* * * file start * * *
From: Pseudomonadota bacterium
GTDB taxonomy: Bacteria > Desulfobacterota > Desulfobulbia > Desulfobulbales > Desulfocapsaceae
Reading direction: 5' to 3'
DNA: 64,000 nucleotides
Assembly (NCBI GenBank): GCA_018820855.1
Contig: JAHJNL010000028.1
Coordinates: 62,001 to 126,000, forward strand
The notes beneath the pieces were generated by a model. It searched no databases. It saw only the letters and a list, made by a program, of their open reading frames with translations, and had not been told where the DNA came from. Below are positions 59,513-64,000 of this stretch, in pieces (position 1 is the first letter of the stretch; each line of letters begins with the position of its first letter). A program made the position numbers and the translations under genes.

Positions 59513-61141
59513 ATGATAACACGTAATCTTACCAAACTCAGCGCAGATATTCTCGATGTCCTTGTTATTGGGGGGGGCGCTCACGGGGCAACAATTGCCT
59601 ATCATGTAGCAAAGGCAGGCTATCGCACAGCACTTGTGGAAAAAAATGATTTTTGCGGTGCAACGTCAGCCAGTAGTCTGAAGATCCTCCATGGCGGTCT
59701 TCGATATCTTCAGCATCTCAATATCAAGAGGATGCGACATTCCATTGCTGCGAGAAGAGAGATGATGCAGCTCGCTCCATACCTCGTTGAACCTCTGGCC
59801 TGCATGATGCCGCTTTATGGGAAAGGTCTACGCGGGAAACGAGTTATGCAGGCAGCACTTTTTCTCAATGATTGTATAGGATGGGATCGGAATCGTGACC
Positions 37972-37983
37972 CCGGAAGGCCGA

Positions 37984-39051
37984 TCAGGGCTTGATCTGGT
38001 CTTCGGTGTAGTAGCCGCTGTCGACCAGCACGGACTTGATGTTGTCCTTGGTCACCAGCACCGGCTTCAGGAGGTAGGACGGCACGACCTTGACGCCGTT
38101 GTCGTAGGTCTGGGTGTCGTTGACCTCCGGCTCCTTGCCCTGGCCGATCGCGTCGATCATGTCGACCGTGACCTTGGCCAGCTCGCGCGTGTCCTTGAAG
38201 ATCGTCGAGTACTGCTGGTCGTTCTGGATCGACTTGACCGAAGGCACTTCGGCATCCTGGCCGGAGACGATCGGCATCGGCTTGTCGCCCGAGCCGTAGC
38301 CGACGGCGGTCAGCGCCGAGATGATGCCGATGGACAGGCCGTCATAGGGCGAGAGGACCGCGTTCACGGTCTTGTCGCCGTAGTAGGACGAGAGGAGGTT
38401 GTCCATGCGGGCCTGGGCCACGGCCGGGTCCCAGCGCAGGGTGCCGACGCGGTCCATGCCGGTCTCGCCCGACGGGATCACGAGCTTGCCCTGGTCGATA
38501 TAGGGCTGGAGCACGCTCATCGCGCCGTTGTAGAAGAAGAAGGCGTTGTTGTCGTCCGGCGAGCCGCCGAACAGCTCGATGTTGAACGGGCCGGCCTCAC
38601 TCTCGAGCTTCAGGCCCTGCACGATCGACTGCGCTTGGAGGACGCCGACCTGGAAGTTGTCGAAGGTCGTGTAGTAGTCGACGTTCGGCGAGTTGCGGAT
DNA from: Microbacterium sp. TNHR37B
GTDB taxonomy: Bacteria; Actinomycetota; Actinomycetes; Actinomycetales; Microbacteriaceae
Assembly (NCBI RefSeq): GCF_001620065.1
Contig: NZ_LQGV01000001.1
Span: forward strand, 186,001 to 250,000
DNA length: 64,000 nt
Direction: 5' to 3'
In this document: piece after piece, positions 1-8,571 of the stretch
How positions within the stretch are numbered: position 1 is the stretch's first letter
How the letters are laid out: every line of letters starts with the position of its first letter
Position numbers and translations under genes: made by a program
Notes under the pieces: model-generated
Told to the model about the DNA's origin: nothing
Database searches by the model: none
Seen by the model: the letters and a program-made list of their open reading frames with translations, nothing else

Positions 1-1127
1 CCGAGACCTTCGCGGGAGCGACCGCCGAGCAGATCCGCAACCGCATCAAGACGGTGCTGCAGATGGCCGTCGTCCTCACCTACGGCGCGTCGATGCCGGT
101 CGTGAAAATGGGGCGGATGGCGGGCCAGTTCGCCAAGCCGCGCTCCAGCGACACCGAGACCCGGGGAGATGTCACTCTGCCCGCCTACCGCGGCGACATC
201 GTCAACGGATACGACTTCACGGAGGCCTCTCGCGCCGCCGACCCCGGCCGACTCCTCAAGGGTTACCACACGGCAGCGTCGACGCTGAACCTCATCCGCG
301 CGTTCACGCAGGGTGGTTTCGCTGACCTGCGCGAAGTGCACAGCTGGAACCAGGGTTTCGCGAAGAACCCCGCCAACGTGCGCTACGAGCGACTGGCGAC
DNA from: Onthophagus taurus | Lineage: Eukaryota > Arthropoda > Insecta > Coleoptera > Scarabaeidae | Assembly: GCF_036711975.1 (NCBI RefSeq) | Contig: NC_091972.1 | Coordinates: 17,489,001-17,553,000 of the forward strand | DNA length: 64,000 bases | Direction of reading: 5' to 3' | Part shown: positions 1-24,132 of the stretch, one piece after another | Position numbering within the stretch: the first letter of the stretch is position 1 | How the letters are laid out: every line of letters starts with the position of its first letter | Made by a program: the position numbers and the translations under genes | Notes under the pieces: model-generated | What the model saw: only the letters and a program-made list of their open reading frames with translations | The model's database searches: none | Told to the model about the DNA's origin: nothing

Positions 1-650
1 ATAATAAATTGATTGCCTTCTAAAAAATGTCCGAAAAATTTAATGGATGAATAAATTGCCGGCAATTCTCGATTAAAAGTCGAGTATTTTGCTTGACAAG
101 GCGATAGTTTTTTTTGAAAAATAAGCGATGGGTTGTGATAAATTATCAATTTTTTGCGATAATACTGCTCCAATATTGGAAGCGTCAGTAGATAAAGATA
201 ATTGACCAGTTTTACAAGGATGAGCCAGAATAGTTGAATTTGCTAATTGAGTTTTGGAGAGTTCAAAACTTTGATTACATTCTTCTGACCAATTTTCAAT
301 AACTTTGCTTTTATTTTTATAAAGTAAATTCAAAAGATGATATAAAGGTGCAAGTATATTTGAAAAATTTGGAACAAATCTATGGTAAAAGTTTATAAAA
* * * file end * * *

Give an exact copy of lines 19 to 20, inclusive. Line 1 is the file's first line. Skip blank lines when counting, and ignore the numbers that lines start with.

38101 GTCGTAGGTCTGGGTGTCGTTGACCTCCGGCTCCTTGCCCTGGCCGATCGCGTCGATCATGTCGACCGTGACCTTGGCCAGCTCGCGCGTGTCCTTGAAG
38201 ATCGTCGAGTACTGCTGGTCGTTCTGGATCGACTTGACCGAAGGCACTTCGGCATCCTGGCCGGAGACGATCGGCATCGGCTTGTCGCCCGAGCCGTAGC